IT'S a cycle most inquiry commissions go through. Indeed, the Liberhans commission of inquiry looking into the Babri Masjid demolition is likely to meet the same fate as the controversial Jain panel. The term of the commission, which has been receiving periodic three-month extensions ever since it was formed in 1992, is due to expire on June 30 and information available with Outlook shows that the Union home ministry has for now decided against giving it a fresh lease.
However, there are indications that the panel, entrusted with investigating the sequence of events leading up to the demolition of the Babri Masjid and the role of the Uttar Pradesh government, is in the process of putting together its report. And, in case it does not manage another extension, Justice M.S. Liberhans will meet his deadline.
It is believed that Liberhans' report will be a veritable blotter of charges against members of the ruling BJP government and will also contain a damaging revelation of attempts made by various governments in the past five years to thwart the panel's functioning. But the crucial issue is that the BJP-led government will have to make the report public within six months of it being handed over and that the home ministry, headed by L.K. Advani, will have the ignominous task of submitting an action taken report (ATR) on it.
Technically, this means that the ministry will have to set up a special committee of senior bureaucrats to implement the recommendations of the inquiry commission. Given the fact that almost all senior members of the BJP are likely to be indicted in the report, this is going to be no mean task. Sources close to the commission fear that, as in the case of the Srikrishna Commission, this one too might just be permitted to carry out its work with yet another extension and that the final report will not be published nor any action taken on it as long as the BJP is in power.
What perhaps makes the situation more tricky is the fact that the Central Bureau of Investigation (CBI), which was roped in to probe the demolition, has already filed a chargesheet in the case. Among the 49 individuals implicated are Advani, Bal Thackeray, Ashok Singhal, Murli Manohar Joshi, Vijayaraje Scindia and Kalyan Singh. The framing of charges, after which a formal trial will begin in special judge J.P. Srivastava's court, is to take place on May 27. The trial could not begin earlier since the accused obtained a stay against personal appearance by a higher court.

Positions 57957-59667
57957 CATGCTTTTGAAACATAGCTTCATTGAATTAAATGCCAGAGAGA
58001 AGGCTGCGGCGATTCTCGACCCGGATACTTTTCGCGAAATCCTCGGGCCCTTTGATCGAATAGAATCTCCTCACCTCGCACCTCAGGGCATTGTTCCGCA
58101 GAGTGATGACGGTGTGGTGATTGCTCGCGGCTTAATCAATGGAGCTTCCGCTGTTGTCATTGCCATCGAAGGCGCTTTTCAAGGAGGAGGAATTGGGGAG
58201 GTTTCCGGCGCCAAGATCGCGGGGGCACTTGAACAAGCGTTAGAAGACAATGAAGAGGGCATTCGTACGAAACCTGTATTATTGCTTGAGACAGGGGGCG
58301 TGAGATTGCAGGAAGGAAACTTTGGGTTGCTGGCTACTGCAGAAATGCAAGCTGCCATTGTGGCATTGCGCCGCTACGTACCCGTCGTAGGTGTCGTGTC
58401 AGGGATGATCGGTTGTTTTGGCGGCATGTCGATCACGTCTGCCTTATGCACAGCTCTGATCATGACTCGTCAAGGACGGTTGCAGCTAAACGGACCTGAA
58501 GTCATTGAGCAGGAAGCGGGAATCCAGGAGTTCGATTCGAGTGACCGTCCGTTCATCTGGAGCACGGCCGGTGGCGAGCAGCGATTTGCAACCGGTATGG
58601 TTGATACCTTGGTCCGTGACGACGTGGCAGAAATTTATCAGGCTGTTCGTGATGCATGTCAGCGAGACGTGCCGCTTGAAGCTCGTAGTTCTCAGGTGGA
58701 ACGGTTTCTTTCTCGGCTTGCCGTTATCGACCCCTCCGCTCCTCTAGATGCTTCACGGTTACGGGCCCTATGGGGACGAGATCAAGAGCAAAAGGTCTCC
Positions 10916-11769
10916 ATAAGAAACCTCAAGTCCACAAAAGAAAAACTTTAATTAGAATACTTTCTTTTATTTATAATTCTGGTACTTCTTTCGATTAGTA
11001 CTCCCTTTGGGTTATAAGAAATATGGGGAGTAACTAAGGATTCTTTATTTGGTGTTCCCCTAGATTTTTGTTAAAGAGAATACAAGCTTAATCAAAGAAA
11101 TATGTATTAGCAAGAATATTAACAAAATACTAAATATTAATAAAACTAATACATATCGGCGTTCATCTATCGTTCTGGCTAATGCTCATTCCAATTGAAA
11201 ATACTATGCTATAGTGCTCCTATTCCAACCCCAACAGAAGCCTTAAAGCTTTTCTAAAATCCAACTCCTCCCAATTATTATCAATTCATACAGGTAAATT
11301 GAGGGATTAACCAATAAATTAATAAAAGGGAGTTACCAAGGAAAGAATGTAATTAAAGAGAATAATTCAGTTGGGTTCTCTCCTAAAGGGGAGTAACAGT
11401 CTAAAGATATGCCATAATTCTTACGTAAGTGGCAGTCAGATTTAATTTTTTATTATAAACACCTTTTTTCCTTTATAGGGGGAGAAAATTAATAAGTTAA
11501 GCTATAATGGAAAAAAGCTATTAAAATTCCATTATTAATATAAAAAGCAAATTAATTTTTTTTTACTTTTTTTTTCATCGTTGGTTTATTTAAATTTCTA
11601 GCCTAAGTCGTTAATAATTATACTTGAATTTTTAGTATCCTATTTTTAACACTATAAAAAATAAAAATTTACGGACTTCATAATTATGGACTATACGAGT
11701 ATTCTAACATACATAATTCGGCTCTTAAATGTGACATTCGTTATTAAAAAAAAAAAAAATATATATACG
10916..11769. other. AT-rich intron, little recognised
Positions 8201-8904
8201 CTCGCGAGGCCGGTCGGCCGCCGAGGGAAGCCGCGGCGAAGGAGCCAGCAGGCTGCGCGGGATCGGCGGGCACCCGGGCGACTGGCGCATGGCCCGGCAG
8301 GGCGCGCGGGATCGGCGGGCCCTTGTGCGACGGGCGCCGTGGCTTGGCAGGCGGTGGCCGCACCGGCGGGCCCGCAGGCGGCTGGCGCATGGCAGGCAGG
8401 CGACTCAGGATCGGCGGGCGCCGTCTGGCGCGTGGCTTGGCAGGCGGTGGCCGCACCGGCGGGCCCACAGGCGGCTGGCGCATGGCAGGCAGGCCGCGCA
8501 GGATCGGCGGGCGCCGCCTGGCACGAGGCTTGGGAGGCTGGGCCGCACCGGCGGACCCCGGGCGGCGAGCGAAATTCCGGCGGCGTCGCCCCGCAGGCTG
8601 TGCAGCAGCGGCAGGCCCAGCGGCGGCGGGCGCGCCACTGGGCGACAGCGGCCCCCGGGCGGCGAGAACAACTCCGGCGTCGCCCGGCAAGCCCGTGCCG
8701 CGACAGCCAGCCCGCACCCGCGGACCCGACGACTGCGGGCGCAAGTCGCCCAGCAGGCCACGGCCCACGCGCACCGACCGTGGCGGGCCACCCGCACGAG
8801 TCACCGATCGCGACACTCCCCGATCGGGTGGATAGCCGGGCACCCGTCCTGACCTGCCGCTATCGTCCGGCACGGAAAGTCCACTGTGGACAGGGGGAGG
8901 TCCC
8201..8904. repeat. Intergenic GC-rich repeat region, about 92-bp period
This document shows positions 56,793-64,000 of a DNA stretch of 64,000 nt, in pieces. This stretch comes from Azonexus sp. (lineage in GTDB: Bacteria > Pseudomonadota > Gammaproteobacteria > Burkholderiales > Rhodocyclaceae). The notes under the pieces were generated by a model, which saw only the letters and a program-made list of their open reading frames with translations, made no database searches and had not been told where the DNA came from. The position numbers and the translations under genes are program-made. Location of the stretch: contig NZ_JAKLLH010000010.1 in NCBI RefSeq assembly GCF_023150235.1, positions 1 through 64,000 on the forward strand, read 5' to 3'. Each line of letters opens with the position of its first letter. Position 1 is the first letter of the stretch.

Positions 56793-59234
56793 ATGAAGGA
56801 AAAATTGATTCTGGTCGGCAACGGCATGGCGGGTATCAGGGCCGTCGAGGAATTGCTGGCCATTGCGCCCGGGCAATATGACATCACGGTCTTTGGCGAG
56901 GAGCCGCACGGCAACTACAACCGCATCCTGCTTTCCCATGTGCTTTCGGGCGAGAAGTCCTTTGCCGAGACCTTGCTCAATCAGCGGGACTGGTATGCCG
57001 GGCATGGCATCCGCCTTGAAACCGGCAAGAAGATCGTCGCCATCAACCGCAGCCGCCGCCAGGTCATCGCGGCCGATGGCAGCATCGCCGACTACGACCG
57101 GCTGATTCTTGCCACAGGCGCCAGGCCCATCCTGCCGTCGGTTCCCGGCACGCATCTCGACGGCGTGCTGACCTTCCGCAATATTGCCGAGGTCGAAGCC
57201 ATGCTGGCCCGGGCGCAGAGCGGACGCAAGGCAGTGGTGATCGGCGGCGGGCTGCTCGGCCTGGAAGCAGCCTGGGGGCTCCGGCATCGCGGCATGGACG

But insiders are sceptical of the CBI chargesheet. The case comes under the specially constituted Ayodhya cell in the home ministry, which is functioning under one of the prime accused; hence, the commission fears that the agency will not be permitted to pursue the trial.
Interestingly, the Liberhans commission has been functioning largely in his absence as he has recently been elevated as chief justice of the Chennai high court. And it is far from clear whether his findings will have the same impact as the Jain commission report, which resulted in the downfall of the UF government. For, curiously enough, the history of the five-and-a-half-year-old panel is replete with constant court battles and vehement government opposition.
For one, the Narasimha Rao government, which set up the commission in 1992, ensured that its terms of reference were limited to the role of the state government alone and did not extend to the larger issue of acts of omission or commission by the Central government. And six months after the commission became operational, the home ministry circulated a note to the Prime Minister's Office seeking to wind up the commission. The explanation offered was that the case was already being investigated by the CBI.
Further, the commission's work has been seriously hamstrung by a stay order obtained by 17 RSS-BJP-VHP leaders from the Lucknow bench of the Allahabad high court against notices served by Justice Liberhans. Insiders in the commission say that despite repeated requests to counsels of the Central and state governments and the advocate general, no steps were taken to get the stay order vacated. "We are dismayed at the inaction of the Central and Uttar Pradesh governments in their inability to get the stay vacated even after four years," Liberhans complained at a hearing recently.
In effect, this has resulted in a situation where none of the 41 individuals summoned by the commission on the basis of depositions by 53 witnesses have been available for cross-examination by the panel. Prominent among these are Advani,Joshi, Uma Bharati, Ashok Singhal, Giriraj Kishore and Vinay Katiyar. And given the positions of power that these individuals currently occupy, in all probability the status quo will continue.
Says Gautam Naulakha of the Peoples Movement for Secularism (PMS), which has been actively pursuing the progress of the commission: "What is most galling is that the inquiry has been thwarted at every possible step. It is called a political case and this has just become a euphemism for victimisation and killings."
Yet, on another level, the pressure is really on the Sangh parivar. Given prime minister Atal Behari Vajpayee's stand on not permitting chargesheeted ministers to continue in the cabinet, the case has the potential of providing fodder to political detractors who will now be better positioned to press for the resignations of the indicted ministers. And what can hurt these BJP leaders—apart from facing the ignominy of a trial under charges of a criminal conspiracy, intentional defilement of a place of worship and attempts to obstruct dispensation of justice—are the revelations in Justice Liberhans' report.